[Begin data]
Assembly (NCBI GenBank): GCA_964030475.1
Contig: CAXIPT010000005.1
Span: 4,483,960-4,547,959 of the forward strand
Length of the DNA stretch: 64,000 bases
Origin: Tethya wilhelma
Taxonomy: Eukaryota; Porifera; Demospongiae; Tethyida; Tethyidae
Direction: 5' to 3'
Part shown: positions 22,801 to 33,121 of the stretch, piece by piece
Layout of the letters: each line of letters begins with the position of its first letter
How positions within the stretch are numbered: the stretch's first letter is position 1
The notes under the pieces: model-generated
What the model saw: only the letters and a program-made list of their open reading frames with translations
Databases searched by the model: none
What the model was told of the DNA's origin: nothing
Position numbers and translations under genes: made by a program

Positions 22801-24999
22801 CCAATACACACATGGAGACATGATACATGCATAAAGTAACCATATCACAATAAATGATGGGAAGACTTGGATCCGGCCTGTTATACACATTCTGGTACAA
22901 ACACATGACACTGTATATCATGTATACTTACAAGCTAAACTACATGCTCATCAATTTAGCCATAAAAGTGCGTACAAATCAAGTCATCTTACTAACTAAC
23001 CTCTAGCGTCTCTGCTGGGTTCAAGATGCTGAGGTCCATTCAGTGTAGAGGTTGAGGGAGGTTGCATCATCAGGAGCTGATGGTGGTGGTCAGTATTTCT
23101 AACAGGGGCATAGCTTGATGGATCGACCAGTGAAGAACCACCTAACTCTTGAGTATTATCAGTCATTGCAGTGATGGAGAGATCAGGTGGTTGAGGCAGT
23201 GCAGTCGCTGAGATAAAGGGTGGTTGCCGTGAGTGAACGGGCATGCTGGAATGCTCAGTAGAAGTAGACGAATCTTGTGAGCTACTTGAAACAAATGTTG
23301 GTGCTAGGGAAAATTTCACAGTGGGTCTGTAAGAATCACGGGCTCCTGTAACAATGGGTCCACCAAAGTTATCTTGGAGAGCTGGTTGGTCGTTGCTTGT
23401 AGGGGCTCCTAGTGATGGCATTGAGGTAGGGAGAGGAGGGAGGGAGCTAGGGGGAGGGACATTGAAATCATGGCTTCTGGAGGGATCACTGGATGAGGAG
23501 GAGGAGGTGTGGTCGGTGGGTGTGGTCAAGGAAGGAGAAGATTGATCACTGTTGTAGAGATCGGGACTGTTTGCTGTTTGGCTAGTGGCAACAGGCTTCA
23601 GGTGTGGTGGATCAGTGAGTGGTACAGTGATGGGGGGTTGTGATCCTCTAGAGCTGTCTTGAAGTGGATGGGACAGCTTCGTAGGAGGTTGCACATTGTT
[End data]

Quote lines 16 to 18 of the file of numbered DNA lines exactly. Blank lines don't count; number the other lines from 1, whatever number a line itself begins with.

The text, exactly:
Positions 22801-24999
22801 CCAATACACACATGGAGACATGATACATGCATAAAGTAACCATATCACAATAAATGATGGGAAGACTTGGATCCGGCCTGTTATACACATTCTGGTACAA
22901 ACACATGACACTGTATATCATGTATACTTACAAGCTAAACTACATGCTCATCAATTTAGCCATAAAAGTGCGTACAAATCAAGTCATCTTACTAACTAAC